Darwin is one of the most challenging space pro jects ever considered by the European Space Agency (ESA). Its principal ob jectives are to detect Earth-like planets around nearby stars and to characterise their atmospheres. Darwin is conceived as a space nulling interferometer" which makes use of on-axis destructive interferences to extinguish the stellar light while keeping the o -axis signal of the orbiting planet. Within the frame of the Darwin program, the European Space Agency (ESA) and the European Southern Observatory (ESO) intend to build a ground-based technology demonstrator called GENIE (Ground based European Nulling Interferometry Experiment). Such a ground-based demonstrator built around the Very Large Telescope Interferometer (VLTI) in Paranal will test some of the key technologies required for the Darwin Infrared Space Interferometer. It will demonstrate that nulling interferometry can be achieved in a broad mid-IR band as a precursor to the next phase of the Darwin program. The present paper will describe the ob jectives and the status of the project. [less ▲]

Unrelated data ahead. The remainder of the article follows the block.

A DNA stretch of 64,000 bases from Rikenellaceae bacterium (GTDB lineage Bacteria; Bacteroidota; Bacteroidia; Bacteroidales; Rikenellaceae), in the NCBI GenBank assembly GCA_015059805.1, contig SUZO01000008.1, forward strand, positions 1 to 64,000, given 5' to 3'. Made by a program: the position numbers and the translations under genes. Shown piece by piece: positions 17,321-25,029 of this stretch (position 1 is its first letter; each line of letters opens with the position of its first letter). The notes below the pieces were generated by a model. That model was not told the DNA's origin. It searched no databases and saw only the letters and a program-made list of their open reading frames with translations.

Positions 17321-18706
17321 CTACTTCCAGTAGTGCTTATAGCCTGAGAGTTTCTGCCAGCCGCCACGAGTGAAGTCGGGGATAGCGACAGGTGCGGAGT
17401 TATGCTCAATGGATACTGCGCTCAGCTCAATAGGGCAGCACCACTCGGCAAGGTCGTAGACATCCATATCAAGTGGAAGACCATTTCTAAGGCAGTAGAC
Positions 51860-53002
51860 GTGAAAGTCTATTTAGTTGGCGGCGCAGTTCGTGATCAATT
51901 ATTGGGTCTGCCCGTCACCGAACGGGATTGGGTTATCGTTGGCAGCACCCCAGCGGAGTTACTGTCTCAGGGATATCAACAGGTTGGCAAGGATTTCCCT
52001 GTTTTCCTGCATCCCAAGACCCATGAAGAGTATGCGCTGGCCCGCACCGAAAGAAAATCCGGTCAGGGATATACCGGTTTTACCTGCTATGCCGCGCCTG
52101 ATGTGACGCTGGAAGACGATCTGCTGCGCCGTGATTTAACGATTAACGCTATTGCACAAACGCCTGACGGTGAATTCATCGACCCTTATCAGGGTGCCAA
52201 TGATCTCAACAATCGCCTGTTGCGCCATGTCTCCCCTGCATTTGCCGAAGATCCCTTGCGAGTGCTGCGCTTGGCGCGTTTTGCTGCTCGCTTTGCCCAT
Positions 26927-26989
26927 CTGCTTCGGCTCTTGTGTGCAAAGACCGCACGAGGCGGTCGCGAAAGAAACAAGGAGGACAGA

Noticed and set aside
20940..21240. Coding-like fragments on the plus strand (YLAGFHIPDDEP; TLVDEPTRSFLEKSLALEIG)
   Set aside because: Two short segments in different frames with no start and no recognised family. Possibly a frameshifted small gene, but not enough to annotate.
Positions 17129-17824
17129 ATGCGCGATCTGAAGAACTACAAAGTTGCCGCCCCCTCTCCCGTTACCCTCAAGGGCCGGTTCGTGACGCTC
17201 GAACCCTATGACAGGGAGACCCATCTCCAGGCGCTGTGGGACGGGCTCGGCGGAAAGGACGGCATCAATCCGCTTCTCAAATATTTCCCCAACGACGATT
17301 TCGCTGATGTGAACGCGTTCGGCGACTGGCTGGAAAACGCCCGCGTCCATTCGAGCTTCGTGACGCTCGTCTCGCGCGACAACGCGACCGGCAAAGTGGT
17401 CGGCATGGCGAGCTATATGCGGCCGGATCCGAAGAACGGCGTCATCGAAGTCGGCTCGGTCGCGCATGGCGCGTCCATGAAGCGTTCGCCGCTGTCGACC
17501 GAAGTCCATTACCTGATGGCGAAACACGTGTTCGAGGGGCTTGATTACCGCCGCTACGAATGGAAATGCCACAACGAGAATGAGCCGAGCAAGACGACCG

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See detailConfigurations and Modulation Schemes Trade-off
Absil, Olivier ULg

in Lacoste, H. (Ed.) GENIE - DARWIN Workshop - Hunting for Planets (2003, March)

During the preliminary phase A of the Ground-based European Nulling Interferometer Experiment (GENIE), a number of interferometric configurations have been studied, in the cases of exozodiacal cloud and ... [more ▼]